Ren lived for many years in Glendale, CA where, apart from the large Filipino community, there was also a significant population of Armenians. Like Filipinos or any other sizable ethnic group residing in one locality, if there are plenty of Armenians, then you will also likely find plenty of Armenian restaurants.
Among all the Armenian dishes she’s tried in the past, this is her hands-down favorite. And who can blame her? The trio of charred chicken, fluffy aromatic rice pilaf and tangy, juicy grilled tomatoes is wonderful. There were Armenian food stalls, of which Ren was a loyal customer, that served just this dish. In terms of popularity, it’s the Armenian equivalent to Pinoy pork barbecue.
In homage to all those Armenian chicken and rice lunches-to-go, here’s Ren’s recipe for this refreshingly clean, flavorful and truly comforting dish.
Beautiful skewers of chicken, green peppers and onions waiting to be grilled.
Rice pilaf with egg noodles. It may seem weird to combine rice and noodles, but it makes for an interesting combination that works quite well.
Armenian Shish Kabob
- 1 kilo boneless chicken thighs, cut into cubes or chunks
- 1/2 onion, finely chopped
- 3 garlic cloves, minced
- 1 Tbsp apple cider or wine vinegar
- 2 Tbsps olive oil
- 2-3 Tbsps tomato paste
- 1 tsp ground cumin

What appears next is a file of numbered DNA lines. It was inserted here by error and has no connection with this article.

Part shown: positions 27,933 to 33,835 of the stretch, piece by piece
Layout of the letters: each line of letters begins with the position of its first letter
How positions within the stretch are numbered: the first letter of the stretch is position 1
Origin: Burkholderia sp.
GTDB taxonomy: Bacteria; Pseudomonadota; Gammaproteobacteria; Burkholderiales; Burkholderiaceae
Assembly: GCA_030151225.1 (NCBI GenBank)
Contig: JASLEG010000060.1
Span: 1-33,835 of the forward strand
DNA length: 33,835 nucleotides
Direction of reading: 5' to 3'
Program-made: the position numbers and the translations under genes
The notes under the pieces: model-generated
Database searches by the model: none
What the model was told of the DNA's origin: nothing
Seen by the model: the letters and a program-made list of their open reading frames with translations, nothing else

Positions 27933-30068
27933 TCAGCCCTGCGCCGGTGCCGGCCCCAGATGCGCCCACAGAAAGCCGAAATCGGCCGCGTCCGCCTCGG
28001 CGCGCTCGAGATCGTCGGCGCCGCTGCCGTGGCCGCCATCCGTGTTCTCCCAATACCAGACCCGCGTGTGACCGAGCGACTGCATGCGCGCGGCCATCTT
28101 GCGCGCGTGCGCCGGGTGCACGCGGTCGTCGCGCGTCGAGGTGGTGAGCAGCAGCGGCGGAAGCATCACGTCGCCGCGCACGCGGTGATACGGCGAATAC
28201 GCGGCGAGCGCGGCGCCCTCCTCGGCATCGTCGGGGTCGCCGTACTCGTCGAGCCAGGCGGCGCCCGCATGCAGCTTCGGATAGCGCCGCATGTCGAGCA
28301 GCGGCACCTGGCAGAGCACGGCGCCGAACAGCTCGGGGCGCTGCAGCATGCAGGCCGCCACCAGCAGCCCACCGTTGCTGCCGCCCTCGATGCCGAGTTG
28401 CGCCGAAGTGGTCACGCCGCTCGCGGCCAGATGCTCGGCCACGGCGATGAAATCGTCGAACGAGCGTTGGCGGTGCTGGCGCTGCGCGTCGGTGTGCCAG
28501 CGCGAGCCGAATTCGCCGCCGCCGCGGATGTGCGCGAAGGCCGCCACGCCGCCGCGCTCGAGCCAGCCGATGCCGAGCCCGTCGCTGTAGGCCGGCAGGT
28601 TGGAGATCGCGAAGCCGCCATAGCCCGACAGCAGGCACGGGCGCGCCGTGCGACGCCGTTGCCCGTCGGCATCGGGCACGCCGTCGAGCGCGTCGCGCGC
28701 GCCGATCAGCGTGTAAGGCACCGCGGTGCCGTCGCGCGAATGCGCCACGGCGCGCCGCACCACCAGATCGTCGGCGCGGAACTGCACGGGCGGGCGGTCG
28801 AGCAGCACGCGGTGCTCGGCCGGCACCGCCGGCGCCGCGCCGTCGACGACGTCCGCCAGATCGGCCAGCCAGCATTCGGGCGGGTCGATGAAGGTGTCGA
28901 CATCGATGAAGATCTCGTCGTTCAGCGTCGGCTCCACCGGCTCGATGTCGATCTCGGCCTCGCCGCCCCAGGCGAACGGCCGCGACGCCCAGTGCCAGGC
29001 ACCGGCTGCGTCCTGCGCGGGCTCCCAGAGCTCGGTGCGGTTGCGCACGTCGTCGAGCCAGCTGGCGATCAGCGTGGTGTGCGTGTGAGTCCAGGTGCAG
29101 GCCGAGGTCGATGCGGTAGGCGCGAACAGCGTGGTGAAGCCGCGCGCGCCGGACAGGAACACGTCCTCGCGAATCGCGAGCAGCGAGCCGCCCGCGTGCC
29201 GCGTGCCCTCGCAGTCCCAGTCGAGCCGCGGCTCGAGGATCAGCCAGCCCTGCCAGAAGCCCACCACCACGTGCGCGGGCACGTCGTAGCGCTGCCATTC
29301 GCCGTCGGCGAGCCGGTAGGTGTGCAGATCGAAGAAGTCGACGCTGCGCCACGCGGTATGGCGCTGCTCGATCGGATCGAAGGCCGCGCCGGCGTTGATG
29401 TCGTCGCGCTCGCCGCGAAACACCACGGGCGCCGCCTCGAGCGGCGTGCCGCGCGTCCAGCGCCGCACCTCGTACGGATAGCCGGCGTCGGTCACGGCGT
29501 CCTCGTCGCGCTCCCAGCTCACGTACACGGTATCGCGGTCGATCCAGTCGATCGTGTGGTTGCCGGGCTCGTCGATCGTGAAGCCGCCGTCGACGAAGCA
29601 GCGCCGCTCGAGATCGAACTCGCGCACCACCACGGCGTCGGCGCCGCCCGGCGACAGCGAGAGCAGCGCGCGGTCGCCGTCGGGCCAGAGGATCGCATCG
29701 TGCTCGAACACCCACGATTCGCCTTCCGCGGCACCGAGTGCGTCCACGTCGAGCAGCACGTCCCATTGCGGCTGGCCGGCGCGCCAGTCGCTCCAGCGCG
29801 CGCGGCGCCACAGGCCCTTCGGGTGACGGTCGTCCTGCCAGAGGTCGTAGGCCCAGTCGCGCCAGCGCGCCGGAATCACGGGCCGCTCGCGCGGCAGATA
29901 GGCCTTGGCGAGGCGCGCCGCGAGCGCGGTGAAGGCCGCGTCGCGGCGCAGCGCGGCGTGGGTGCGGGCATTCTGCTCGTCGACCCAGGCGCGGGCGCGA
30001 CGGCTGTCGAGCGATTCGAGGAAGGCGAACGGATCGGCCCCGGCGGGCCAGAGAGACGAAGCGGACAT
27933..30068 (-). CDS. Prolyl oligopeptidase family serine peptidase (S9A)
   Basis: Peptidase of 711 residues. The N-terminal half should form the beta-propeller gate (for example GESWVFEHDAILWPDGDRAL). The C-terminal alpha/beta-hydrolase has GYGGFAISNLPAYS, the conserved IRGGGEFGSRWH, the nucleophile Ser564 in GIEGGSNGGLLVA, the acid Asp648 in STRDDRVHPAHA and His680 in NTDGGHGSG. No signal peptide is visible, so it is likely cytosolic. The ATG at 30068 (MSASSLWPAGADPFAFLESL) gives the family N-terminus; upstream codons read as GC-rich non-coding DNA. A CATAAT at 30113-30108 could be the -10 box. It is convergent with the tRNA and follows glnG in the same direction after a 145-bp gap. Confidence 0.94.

- 1 tsp allspice
- 1/2 tsp chili powder
- 1/2 tsp freshly ground pepper
- Salt, to taste
- In ziplock bag, mix onion, garlic, vinegar, olive oil, tomato paste, cumin, allspice, chili powder and freshly ground black pepper first before adding chicken pieces. Mix again thoroughly, then cover and marinate in refrigerator overnight.
- Thread chicken cubes onto skewers, alternating meat cubes with onion and green pepper pieces if desired.
- Grill for 6-8 minutes, turning once until nicely charred. Don’t overcook.
- Sprinkle salt on cooked shish kabob. Serve with yellow rice pilaf (recipe below) and grilled tomatoes.
Armenian Yellow Rice Pilaf (with noodles)
- 1/4 cup butter
- 1 1/2 cups egg noodles or vermicelli
- 2 cups uncooked long grain rice
- 4 cups boiling hot chicken broth (seasoned with 1/4 tsp turmeric powder and 1 tsp salt, pepper to taste)
- Melt butter in heavy sauce pan. Break noodles into 2-3 inch pieces and add to pan. Cook while stirring often until golden brown.
- Add rice and stir until well coated.
- Carefully add boiling broth and cook covered over low heat for 25 minutes. Fluff with fork and let stand for few minutes.
The finished plate. Isn’t that gorgeous? If you were wondering what a vibrant dish looks like, this is it. You can’t get any more striking than this.
If you like some heat in your food, you can try drizzling the chicken with sriracha. It’ll add heat without changing the flavors too much.
DID YOU KNOW?
That kabob may have been invented due to the short supply of cooking fuel in the Near East? This scarcity made the cooking of large foods difficult, so butcher shops sold smaller cuts of meat instead. The word kabob is essentially Persian in origin and Arabic tradition has it that the dish was invented by medieval Arabic soldiers who used their swords to grill meat over open-field fires.
Latest posts by JB Macatulad (see all)
- The First-Timer’s Travel Guide to Manila, Philippines (from a Local) - October 15, 2017
- Poblacion Food Crawl in Makati, Philippines - October 8, 2017
- Boodle Fight Manila.Kainan Na! - October 7, 2017